Midnight in Paris: A Movie Review


Midnight in Paris, written and directed by Woody Allen, is a delightful romantic comedy and another of Allen’s meditations on the relationship between art and life, this time with time-travel in the mix.  Want to see Ernest Hemingway speaking exactly the way he wrote?  Kathy Bates holding forth as Gertrude Stein?  Want to see an insufferable pseudo-intellectual get his comeuppance, and the right couple go walking off together in Paris in the rain?

Gil (Owen Wilson), a successful screenwriter visits Paris with his fiance, Inez (Rachel McAdams), and her family.  Gil dreams of moving to Paris to finish his novel about a man who opens a nostalgia shop.  Inez wants her parents to help her talk sense into Gil and get him to settle down in Malibu.  Gil wants Inez to walk with him in Paris in the rain.  Inez tells him not to be silly, they would get wet.

After a wine tasting with Paul (Michael Sheen), the sort of pompous know-it-all that Allen loves to parody, Gil decides to walk home by himself.  At the stroke of midnight, an old-time car pulls up beside Gil.  Revelers invite him in and transport him to a party where he meets F. Scott and Zelda Fitzgerald, who introduce him to Hemingway, who takes him to Gertrude Stein, who agrees to read his novel.

Even Inez notices how strangely Gil begins to act – sequestering himself to write by day and taking long walks at night.  He tries to demonstrate how he travels into the past, but she stalks off just before midnight and misses the car when it pulls up.  Gil meets Pablo Picasso and his beautiful mistress, Adriana (Marion Cotillard), who instantly captures his heart.

While shopping for furniture with Inez, Gil meets a sweet young antiques dealer, Gabrielle (Lea Seydoux), who shares his love of the 20’s and Cole Porter.  He discovers a battered copy of Adriana’s diary and finds a loving passage describing himself.  Returning to the past, he confesses his love to Adriana, who has left Picasso.  That night an ancient coach pulls up to carry the pair to her Golden Age, La Belle Epoque.  They stop at Moulin rouge and meet Toulouse Lautrec, Degas, and Paul Gauguin.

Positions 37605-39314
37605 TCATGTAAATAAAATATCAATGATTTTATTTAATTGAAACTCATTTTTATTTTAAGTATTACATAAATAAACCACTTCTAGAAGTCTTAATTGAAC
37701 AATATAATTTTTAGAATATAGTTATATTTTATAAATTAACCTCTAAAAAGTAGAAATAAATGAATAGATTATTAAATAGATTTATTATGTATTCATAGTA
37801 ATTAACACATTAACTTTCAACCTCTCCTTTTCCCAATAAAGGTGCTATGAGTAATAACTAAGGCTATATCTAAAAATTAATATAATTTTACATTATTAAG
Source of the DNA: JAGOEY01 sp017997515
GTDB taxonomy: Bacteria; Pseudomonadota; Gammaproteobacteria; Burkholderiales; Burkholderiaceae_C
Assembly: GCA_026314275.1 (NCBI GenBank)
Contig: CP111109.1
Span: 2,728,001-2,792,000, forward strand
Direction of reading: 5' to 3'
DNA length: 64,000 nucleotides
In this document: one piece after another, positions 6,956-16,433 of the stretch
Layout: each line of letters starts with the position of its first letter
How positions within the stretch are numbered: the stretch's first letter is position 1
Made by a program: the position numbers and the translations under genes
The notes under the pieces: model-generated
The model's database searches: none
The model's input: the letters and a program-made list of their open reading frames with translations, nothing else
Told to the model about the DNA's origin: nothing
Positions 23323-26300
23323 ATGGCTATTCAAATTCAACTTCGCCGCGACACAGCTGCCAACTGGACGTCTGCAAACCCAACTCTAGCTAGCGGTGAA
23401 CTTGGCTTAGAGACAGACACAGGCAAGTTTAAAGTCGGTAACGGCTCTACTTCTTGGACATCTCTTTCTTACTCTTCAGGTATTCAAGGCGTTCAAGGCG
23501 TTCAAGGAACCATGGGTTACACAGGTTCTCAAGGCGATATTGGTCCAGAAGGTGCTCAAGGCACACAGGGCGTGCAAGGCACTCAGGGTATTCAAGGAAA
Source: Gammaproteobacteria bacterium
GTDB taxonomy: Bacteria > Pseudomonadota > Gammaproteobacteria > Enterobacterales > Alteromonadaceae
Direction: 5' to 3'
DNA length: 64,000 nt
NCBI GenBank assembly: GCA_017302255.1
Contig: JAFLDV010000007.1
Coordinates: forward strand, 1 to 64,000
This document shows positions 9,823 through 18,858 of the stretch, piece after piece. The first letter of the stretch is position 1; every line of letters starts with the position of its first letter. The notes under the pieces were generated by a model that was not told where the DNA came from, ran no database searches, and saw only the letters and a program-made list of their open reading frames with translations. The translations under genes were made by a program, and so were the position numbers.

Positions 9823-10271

Adriana begs him to stay, but as Gil sees the famous painters dreaming of the Renaissance, he sees through his Golden Age illusion and decides to return to his present.  On the way, he stops off to see Gertrude Stein, who has finished his novel.  She likes it but thinks it needs a touch of the supernatural.

Back in his own time, he confronts Inez about her affair with Paul (Hemingway brought it to his attention).  She and her family leave.  Gil is left by himself in a storm, on his own, in the “ordinary” streets of Paris – which might not be so ordinary.  He runs into Gabrielle who loves to walk in the rain and says she would like it very much if he walked her home.

My brief description does not do justice to story and all the whimsical sub-plots – like the detective that Inez’s father hires to follow Gil, who makes a wrong turn and winds up lost in the court of Louis XIV.  This is a delightful movie.  If the story seems at all intriguing, I guarantee you will laugh out loud during the movie and walk out with a smile on your face.

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